[JAMES WILSON], Signed Book. Vallette, Elie. The Deputy Commissary’s Guide within the Province of Maryland. Annapolis: Ann Catherine Green and Son, 1774. Octavo. Engraved title & table by Thomas Sparrow. Signed twice by Wilson at head of title & on front free endpaper recto. Both signatures ruled through in ink by subsequent owners, other owner’s signatures on endpaper. A little blue & red crayon underlining & scrawl at head of title.

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An important association copy of a rare book with many first claims: this is the only edition of the first original American legal work, and the earliest book published in America on the law of wills. It also contains the only engraving from a colonial Maryland press, by Thomas Sparrow, the only engraver south of the Mason-Dixon Line before 1775.

Item #23609, $10,000

Continental Congress Address to the Inhabitants of the Colonies Urging Unity Against British Tyranny, and their Separate Address to the Inhabitants of Quebec

[REVOLUTIONARY WAR], Newspaper. Address by the Continental Congress “To the Inhabitants of the Colonies of New-Hampshire, Massachusetts Bay, Rhode-Island, and Providence Plantations, Connecticut, New-York, New-Jersey, Pennsylvania, the Counties of New-Castle, Kent, and Sussex, on Delaware, Maryland, Virginia, North Carolina, and South Carolina,” October 21, 1774. Printed in the Pennsylvania Gazette (Philadelphia), November 9, 1774 (No. 2394). Copy sent to Thomas and John Fleet, Boston printers. 4 pp., with Postcript, 2 pp. 10 x 16¼ in.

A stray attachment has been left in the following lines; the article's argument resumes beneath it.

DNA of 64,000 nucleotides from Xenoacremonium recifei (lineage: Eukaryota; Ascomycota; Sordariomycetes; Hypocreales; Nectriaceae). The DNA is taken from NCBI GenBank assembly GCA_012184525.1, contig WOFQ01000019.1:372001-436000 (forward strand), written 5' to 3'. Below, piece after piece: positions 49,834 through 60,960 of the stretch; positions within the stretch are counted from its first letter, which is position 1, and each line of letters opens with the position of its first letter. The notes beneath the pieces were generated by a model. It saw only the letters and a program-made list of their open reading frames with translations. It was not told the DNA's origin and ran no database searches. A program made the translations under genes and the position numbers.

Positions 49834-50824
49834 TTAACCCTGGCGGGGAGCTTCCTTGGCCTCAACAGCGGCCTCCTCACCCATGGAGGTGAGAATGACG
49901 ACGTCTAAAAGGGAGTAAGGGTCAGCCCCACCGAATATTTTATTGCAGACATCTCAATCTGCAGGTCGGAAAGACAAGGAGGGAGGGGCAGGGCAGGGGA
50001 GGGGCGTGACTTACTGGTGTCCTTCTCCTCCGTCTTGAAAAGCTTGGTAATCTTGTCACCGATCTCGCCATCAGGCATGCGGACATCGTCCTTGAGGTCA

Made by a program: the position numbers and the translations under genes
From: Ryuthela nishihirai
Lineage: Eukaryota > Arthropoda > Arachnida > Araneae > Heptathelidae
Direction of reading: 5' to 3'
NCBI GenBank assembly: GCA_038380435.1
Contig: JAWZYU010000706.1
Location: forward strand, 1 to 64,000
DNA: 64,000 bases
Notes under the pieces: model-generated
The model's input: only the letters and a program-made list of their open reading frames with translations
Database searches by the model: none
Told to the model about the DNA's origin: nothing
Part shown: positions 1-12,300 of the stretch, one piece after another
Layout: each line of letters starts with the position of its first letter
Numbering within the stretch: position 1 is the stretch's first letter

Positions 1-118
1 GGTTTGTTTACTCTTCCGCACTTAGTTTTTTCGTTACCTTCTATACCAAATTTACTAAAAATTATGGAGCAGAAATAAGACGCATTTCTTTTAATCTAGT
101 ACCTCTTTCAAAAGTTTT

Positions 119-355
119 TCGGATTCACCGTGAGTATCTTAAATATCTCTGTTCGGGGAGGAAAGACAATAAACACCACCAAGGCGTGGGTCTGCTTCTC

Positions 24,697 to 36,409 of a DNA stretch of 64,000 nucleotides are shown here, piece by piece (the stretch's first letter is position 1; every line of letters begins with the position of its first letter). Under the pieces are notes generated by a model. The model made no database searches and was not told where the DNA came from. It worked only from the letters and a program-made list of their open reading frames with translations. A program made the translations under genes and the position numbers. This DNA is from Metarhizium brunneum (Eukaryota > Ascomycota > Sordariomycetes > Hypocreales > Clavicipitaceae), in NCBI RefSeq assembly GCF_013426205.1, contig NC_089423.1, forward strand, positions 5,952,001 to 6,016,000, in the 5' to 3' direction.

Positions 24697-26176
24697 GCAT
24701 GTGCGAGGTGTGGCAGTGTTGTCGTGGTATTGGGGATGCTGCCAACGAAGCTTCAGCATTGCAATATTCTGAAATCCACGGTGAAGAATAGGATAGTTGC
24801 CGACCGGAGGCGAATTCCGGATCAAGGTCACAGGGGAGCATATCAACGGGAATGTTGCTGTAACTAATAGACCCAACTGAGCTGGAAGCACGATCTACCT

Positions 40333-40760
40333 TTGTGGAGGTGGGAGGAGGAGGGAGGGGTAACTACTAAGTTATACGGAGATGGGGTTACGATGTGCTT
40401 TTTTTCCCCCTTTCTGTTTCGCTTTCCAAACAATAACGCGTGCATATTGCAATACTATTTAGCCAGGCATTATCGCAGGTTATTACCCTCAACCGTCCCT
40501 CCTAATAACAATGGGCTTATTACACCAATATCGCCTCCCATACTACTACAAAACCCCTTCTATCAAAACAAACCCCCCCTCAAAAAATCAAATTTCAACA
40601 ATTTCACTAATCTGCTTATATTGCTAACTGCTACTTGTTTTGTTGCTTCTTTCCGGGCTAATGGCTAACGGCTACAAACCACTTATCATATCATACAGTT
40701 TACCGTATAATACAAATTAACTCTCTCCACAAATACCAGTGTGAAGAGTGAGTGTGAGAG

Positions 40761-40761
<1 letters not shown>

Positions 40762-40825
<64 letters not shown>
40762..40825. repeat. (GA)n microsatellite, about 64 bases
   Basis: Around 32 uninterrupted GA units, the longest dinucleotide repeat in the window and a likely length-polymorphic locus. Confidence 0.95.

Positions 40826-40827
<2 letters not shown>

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“Friends and Countrymen:…

           we find ourselves reduced to the disagreeable alternative, of being silent and betraying the innocent, or of speaking out and censuring those we wish to revere. In making our choice of these distressing difficulties, we prefer the course dictated by honesty, and a regard for the welfare of our country…

           it is clear beyond a doubt, that a resolution is formed, and now is carrying into execution, to extinguish the freedom of these colonies, by subjecting them to a despotic government…”

In addition to the Continental Congress’ address to the inhabitants of the colonies, urging unity in the face of British oppression, this paper and supplement contain resolutions of the Massachusetts provincial assembly of October 26, 28 and 29, calling on the militia to be prepared and approving non-importation and non-consumption agreements (p2); a proclamation from Governor John Penn regarding Pennsylvania’s disputed border with Maryland (p3); Congresses’ October 26 Address “to the Inhabitants of the Province of Quebec” (p5-6); and several notices and advertisements, including rewards for several Irish, Dutch, and English servants who had run away (p4 & 6) and an advertisement for Poor Richard’s Almanack.

Item #30035.20, $9,500